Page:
“Are you working?” Kwame asks.

“No, sir, just got fired yesterday.”

We both look at each other . . . [Pause] . . . then a hard laughter that I really needed. This is how this small moment in time begins.

Almost every day after that, Da’ Kwamsta’ created some work for me to do, knowing that I needed something. He could see the pain, hurt, heaviness, and darkness, the “I’m about to cock the hammer” look.

Da’ Kwamsta’ would take me to lunch and begin to teach me like I never heard him teach. I would always say, “Kwamsta’, do you mind if I write this down?”

He would reply, “Please do. That’s why I’m buying your lunch, because you listen.”

I laughed—holding back tears at the same time. He would glance through the window with that thousand-yard stare all Black men have when you choose to be on the Front Line. And then he’d begin to teach again. He answered so many questions that plagued me for years—questions only the Creator knew about.

I was asking the Kwamsta’ . . . “Am I really off or crazy like people saying I am? I still don’t fit in anywhere.”

He chuckled and replied, “Kemet, don’t you ever change, the Creator gave you who you are.”

Da’ Kwamsta’ started having me do li’l errands here and there for him, and wow, the teaching was getting more intense. All I would do was record what he was expressing to me.

A couple of weeks after that, the Kwamsta’ started not feeling so well. The weeks before he was called Home, he left me a message that he really needed to speak to me. Understanding the timeline, I called Steve Winfield to see if he could run me to where Da’ Kwamsta’ was at.

I get to his room, saying, “Da’ Kwamsta’.”

He says, “You got it, Kemet.”

I sat down with my blank sheet of paper waiting for his knowledge to hit me like an unexpected uppercut while looking the opposite way. Steve handed Da’ Kwamsta’ the newspaper, and he goes right to the sports page, and says, “Let’s go get something to eat and see what the Gophers . . . ”

I’m sitting like . . . um . . . what? In my mind, I was like what is this all about, what am I to get out of this? Am I being selfish, this is not about me? I wish he would just tell me something important. But it never happened. I had to go to Drill Team practice.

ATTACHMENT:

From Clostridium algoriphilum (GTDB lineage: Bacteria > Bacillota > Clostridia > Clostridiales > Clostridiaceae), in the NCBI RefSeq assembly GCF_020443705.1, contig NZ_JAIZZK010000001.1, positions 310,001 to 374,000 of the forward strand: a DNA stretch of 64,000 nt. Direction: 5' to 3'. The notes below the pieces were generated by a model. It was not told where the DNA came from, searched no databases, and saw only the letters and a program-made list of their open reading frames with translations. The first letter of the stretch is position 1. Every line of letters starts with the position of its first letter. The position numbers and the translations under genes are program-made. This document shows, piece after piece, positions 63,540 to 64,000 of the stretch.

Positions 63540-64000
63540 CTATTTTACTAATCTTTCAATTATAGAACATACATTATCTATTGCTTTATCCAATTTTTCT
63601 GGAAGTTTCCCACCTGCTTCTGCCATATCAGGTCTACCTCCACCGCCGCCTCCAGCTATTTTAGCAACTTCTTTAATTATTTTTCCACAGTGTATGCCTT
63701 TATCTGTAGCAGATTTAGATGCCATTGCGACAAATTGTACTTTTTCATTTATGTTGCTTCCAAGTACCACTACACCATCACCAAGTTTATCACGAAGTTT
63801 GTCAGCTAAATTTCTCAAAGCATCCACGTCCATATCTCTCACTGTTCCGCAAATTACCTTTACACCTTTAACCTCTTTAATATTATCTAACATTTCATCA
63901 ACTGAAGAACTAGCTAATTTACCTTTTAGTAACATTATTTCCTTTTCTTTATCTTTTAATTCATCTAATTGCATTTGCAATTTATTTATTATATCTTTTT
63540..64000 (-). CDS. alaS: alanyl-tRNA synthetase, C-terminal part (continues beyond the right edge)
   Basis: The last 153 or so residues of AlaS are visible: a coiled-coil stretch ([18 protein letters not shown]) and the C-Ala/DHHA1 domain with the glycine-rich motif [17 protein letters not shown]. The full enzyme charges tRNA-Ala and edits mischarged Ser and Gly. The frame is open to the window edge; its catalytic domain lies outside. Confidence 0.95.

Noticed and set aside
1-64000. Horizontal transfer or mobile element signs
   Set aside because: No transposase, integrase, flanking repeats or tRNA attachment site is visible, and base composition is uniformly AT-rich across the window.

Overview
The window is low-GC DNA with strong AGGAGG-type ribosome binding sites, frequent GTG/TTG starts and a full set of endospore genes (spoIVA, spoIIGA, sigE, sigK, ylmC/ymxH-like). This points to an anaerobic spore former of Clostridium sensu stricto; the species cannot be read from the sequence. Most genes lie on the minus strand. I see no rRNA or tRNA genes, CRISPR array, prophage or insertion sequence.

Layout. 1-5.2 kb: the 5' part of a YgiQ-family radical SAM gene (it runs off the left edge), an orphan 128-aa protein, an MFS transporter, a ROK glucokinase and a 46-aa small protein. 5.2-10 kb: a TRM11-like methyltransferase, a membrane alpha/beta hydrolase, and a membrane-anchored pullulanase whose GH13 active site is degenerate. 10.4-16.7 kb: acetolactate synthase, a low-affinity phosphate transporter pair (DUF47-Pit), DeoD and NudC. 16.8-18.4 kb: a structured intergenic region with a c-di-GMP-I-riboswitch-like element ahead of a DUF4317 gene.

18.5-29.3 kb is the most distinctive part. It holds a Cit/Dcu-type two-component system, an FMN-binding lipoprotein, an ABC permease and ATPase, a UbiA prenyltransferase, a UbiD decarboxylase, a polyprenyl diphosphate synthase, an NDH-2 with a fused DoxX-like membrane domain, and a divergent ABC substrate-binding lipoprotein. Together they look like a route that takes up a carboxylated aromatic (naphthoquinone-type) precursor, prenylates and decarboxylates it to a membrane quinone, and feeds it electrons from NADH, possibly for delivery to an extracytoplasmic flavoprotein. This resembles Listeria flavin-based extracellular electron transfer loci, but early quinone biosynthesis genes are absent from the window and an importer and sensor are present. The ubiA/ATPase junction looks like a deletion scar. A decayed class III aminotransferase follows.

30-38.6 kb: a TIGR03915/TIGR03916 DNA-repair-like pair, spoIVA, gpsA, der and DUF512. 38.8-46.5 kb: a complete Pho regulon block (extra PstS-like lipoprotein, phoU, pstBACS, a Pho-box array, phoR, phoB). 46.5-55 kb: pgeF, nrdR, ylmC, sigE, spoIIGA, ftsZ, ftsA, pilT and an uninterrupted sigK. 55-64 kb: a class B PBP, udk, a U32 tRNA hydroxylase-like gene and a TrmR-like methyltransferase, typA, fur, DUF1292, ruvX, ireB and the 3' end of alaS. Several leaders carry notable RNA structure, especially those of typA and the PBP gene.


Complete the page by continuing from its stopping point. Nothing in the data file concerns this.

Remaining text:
On my birthday, 10-26-2011, I got a call from Steve. I hang up and was like…

On my birthday.

Complete silence.

Kwame really loved me.

He really loved me.

Now who will tell me it’s okay that I got fired? “Just create your own,” when at this very moment, most don’t really care for me. He was the one to work with a very confused, lost child from his village.

Love you, Kwamsta’.

He gave me my upcoming book title: The Many Mistakes I Made on My Way to Heaven.

Da’ Kwamsta’ was/is My Rites of Passage. From the moment we first met.


Kemet Imhotep was conceived in Oklahoma and born in Saint Paul. As a child, Kemet was left under the care of his great uncle and aunt. His aunt, Willie Mae Johnson, who was born on a plantation in Arkansas in 1918, was a strong believer in faith and trust in the Creator. Kemet struggled with the public school system. He was in the class of 1990 at Central High School, and finished at the Area Learning Center located in the Uni-Dale mall. At present he says he is a lost and troubled soul, still finding his way through the quicksand.

One Comments

Leave a Reply